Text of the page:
After I’d read a few pages, I was asking myself how someone I’d never heard of could be writing as though he were Alan Furst writing science fiction in his spare time. Turns out, when I checked on line, that Dave Hutchinson’s older than I am, which explains the style and the sense of experience that informs it, but goes nowhere near explaining how it’s taken this long for a publisher to notice him.
Europe in Autumn would have interested me even it had been badly written, because I’m a sucker for books about Europe falling apart. Getting that and good writing made me check religiously to see what terrible thing was about to happen to keep my karma properly balanced. Then I went to see 300: Rise of an Empire to be on the safe side. Hutchinson’s a good raconteur, so much so that you hardly notice that the first half of the book doesn’t even seem to be about anything; it’s a collection of anecdotes connected only by the protagonist and the abiding sensibility of the book. Yes, nothing’s happening, but it’s happening in such a beguiling way that you’re content to sit there reading another chapter, not to see what happens next, but for the pleasure of the company.
Perhaps because the first half is so leisurely and directionless, it feels almost abrupt and rushed when the plot finally kicks in. Normally I’d be arguing for vicious editing and chopping back of the early stuff to give the plot itself some room to breathe, but the early stuff is just too well written to cut; for once in my life I find myself wishing that instead there’d been more room in the back half - I suppose it would have become the back two thirds - so that the plot development could match up to the pace of the buildup.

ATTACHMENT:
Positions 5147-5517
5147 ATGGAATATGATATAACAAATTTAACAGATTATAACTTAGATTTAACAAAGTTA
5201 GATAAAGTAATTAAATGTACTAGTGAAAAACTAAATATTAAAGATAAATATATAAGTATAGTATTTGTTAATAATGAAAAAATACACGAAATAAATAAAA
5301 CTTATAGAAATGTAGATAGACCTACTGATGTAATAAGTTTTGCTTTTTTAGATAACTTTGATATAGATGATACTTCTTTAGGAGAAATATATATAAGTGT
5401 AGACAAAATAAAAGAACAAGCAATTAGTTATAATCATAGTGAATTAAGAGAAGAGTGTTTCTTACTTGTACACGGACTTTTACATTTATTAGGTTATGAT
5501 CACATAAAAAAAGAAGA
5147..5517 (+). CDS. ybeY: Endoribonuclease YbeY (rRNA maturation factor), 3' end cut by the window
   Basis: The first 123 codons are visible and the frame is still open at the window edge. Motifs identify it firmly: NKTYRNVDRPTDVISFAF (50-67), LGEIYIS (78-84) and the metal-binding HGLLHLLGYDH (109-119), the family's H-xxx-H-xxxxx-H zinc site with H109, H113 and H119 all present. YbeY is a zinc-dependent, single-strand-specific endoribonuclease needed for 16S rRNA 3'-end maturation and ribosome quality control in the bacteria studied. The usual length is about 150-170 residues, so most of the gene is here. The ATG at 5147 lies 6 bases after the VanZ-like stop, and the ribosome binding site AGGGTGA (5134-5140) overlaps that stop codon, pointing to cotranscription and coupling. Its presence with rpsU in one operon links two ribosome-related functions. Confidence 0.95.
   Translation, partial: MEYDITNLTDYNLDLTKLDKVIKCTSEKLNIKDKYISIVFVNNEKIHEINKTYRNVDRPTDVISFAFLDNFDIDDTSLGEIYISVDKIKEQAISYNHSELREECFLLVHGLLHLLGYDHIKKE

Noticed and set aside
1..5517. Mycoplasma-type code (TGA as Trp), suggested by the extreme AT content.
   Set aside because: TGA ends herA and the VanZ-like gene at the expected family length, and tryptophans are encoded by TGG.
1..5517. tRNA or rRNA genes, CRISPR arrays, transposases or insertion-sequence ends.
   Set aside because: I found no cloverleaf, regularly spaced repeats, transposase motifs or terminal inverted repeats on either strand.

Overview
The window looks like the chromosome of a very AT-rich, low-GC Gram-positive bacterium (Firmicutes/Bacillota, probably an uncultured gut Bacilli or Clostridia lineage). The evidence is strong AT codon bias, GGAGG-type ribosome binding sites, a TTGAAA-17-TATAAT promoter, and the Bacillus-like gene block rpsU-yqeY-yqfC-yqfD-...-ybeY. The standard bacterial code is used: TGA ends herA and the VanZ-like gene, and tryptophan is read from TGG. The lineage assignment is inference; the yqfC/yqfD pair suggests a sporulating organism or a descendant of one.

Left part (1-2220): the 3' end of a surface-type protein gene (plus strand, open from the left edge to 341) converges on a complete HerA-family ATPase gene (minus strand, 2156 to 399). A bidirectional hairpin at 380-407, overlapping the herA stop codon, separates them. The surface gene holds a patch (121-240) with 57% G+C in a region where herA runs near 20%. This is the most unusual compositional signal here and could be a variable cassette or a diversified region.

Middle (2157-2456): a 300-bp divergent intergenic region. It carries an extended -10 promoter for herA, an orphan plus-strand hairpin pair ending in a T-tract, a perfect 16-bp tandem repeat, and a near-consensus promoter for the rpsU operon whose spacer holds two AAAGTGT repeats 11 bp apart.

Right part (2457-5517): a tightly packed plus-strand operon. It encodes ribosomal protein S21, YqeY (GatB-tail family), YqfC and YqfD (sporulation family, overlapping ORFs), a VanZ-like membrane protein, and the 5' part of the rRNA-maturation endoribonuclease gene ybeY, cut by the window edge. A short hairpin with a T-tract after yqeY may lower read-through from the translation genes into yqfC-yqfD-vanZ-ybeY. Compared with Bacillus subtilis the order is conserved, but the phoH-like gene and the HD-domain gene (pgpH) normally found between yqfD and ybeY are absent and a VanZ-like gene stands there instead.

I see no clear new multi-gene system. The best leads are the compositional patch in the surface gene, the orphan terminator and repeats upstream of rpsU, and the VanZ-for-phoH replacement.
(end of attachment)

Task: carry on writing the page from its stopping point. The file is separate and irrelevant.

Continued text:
So what’s it all about? It’s about getting by in future Europe. At some indeterminate point in the future, economic reality, a flu epidemic and the global war on terror have collectively refractured Europe; not only has the EU fallen apart, but the constituent states have fragmented as well. Every split we could anticipate now has happened, but wonderfully Hutchinson realised that once a country started to fall apart and people saw some other group going it alone, there’d be no end to the impulse to act on the precedent, and you’d wind up with the Independent People’s Republic of Cork in no time.
Into this mess wanders Rudi, who just wants to be a chef, but speaks too many languages to be overlooked by the people making a living out of a world with so many borders - and so much of a need to get across them. He slowly gets drawn into the Coureurs du Bois, who are either organised crime or a resistance movement or something else again; explaining just what gives away too much of the plot.
The pleasure of the book rests in the writing; Hutchinson sketches in characters you want to spend time with, and has a knack for writing about ordinary things in an engaging way. Along the way, he chucks out wonderful ideas like they were no big deal; there’s a deadpan account of the creation of The Line, a transnational railway which declared itself to be its own country as soon as it finished construction, and an offhanded approach to plausible but cool technology, which is waved in when it’s convenient, but never allowed to overwhelm the plot or the people.
As I ponder that, I realise that what Europe in Autumn is most like is some farfetched collaboration of Alan Furst and William Gibson, something which I would never have thought possible or even worth doing, but which turned out to be just perfect. The good news is that the book ends in a way which makes me think there might be a sequel; the bad news is that it took a long time for Hutchinson to get this far, and there’s no way to tell if he can produce something else this good any time soon.